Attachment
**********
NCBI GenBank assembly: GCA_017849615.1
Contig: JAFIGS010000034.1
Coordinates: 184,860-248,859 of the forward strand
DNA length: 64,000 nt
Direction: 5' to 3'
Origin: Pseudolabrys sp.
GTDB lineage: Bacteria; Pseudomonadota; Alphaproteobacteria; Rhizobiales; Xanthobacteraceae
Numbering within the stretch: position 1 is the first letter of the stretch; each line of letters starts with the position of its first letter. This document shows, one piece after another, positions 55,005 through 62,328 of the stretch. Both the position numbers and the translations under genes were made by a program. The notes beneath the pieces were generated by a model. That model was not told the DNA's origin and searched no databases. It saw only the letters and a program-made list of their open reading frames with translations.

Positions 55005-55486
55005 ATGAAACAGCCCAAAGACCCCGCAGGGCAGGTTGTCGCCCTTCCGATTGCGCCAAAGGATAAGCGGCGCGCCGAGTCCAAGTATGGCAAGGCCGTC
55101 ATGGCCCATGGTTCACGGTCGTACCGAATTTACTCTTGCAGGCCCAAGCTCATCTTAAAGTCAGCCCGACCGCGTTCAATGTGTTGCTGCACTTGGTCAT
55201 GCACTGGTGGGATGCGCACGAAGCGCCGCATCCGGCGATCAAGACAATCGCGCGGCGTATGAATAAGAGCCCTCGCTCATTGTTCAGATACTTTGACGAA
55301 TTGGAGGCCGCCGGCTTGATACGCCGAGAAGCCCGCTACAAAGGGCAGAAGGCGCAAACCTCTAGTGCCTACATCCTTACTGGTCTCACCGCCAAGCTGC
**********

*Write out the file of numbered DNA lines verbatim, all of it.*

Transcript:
NCBI GenBank assembly: GCA_017849615.1
Contig: JAFIGS010000034.1
Coordinates: 184,860-248,859 of the forward strand
DNA length: 64,000 nt
Direction: 5' to 3'
Origin: Pseudolabrys sp.
GTDB lineage: Bacteria; Pseudomonadota; Alphaproteobacteria; Rhizobiales; Xanthobacteraceae
Numbering within the stretch: position 1 is the first letter of the stretch; each line of letters starts with the position of its first letter. This document shows, one piece after another, positions 55,005 through 62,328 of the stretch. Both the position numbers and the translations under genes were made by a program. The notes beneath the pieces were generated by a model. That model was not told the DNA's origin and searched no databases. It saw only the letters and a program-made list of their open reading frames with translations.

Positions 55005-55486
55005 ATGAAACAGCCCAAAGACCCCGCAGGGCAGGTTGTCGCCCTTCCGATTGCGCCAAAGGATAAGCGGCGCGCCGAGTCCAAGTATGGCAAGGCCGTC
55101 ATGGCCCATGGTTCACGGTCGTACCGAATTTACTCTTGCAGGCCCAAGCTCATCTTAAAGTCAGCCCGACCGCGTTCAATGTGTTGCTGCACTTGGTCAT
55201 GCACTGGTGGGATGCGCACGAAGCGCCGCATCCGGCGATCAAGACAATCGCGCGGCGTATGAATAAGAGCCCTCGCTCATTGTTCAGATACTTTGACGAA
55301 TTGGAGGCCGCCGGCTTGATACGCCGAGAAGCCCGCTACAAAGGGCAGAAGGCGCAAACCTCTAGTGCCTACATCCTTACTGGTCTCACCGCCAAGCTGC